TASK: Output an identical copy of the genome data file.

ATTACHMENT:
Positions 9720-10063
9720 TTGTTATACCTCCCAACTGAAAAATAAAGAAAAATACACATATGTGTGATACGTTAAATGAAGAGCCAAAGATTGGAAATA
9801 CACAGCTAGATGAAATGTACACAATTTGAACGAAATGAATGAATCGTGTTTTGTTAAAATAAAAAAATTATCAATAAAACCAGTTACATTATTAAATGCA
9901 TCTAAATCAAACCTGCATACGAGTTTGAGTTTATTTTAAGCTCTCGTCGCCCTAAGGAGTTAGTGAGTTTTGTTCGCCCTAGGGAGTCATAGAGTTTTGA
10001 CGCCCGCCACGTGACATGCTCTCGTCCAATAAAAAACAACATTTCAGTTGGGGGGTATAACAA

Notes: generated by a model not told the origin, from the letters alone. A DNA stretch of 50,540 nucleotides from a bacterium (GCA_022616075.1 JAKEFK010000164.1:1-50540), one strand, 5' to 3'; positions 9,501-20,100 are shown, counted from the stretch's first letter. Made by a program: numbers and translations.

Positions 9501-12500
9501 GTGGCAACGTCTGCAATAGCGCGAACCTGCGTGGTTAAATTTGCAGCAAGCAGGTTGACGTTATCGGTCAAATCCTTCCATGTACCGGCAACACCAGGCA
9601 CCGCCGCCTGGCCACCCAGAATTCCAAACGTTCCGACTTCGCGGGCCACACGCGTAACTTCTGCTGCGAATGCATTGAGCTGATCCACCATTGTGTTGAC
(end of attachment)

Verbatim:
Positions 9720-10063
9720 TTGTTATACCTCCCAACTGAAAAATAAAGAAAAATACACATATGTGTGATACGTTAAATGAAGAGCCAAAGATTGGAAATA
9801 CACAGCTAGATGAAATGTACACAATTTGAACGAAATGAATGAATCGTGTTTTGTTAAAATAAAAAAATTATCAATAAAACCAGTTACATTATTAAATGCA
9901 TCTAAATCAAACCTGCATACGAGTTTGAGTTTATTTTAAGCTCTCGTCGCCCTAAGGAGTTAGTGAGTTTTGTTCGCCCTAGGGAGTCATAGAGTTTTGA
10001 CGCCCGCCACGTGACATGCTCTCGTCCAATAAAAAACAACATTTCAGTTGGGGGGTATAACAA

Notes: generated by a model not told the origin, from the letters alone. A DNA stretch of 50,540 nucleotides from a bacterium (GCA_022616075.1 JAKEFK010000164.1:1-50540), one strand, 5' to 3'; positions 9,501-20,100 are shown, counted from the stretch's first letter. Made by a program: numbers and translations.

Positions 9501-12500
9501 GTGGCAACGTCTGCAATAGCGCGAACCTGCGTGGTTAAATTTGCAGCAAGCAGGTTGACGTTATCGGTCAAATCCTTCCATGTACCGGCAACACCAGGCA
9601 CCGCCGCCTGGCCACCCAGAATTCCAAACGTTCCGACTTCGCGGGCCACACGCGTAACTTCTGCTGCGAATGCATTGAGCTGATCCACCATTGTGTTGAC